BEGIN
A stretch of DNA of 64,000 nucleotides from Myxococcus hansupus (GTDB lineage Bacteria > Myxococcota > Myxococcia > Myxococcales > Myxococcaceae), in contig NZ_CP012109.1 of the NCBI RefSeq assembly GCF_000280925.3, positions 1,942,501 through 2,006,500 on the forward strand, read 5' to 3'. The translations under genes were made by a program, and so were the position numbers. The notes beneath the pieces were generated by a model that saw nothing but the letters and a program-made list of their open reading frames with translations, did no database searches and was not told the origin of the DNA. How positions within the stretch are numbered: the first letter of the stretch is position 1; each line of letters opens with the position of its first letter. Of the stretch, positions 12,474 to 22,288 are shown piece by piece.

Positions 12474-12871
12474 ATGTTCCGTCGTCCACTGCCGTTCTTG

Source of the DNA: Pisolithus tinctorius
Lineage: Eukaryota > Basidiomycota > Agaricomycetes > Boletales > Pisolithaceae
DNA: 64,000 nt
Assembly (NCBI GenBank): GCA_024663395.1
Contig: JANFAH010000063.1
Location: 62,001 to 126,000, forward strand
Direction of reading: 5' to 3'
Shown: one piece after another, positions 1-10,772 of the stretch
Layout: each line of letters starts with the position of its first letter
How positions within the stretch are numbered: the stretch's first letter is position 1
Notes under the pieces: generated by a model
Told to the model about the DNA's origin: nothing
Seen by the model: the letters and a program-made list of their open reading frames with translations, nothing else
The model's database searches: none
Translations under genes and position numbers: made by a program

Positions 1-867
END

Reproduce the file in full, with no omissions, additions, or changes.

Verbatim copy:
A stretch of DNA of 64,000 nucleotides from Myxococcus hansupus (GTDB lineage Bacteria > Myxococcota > Myxococcia > Myxococcales > Myxococcaceae), in contig NZ_CP012109.1 of the NCBI RefSeq assembly GCF_000280925.3, positions 1,942,501 through 2,006,500 on the forward strand, read 5' to 3'. The translations under genes were made by a program, and so were the position numbers. The notes beneath the pieces were generated by a model that saw nothing but the letters and a program-made list of their open reading frames with translations, did no database searches and was not told the origin of the DNA. How positions within the stretch are numbered: the first letter of the stretch is position 1; each line of letters opens with the position of its first letter. Of the stretch, positions 12,474 to 22,288 are shown piece by piece.

Positions 12474-12871
12474 ATGTTCCGTCGTCCACTGCCGTTCTTG

Source of the DNA: Pisolithus tinctorius
Lineage: Eukaryota > Basidiomycota > Agaricomycetes > Boletales > Pisolithaceae
DNA: 64,000 nt
Assembly (NCBI GenBank): GCA_024663395.1
Contig: JANFAH010000063.1
Location: 62,001 to 126,000, forward strand
Direction of reading: 5' to 3'
Shown: one piece after another, positions 1-10,772 of the stretch
Layout: each line of letters starts with the position of its first letter
How positions within the stretch are numbered: the stretch's first letter is position 1
Notes under the pieces: generated by a model
Told to the model about the DNA's origin: nothing
Seen by the model: the letters and a program-made list of their open reading frames with translations, nothing else
The model's database searches: none
Translations under genes and position numbers: made by a program

Positions 1-867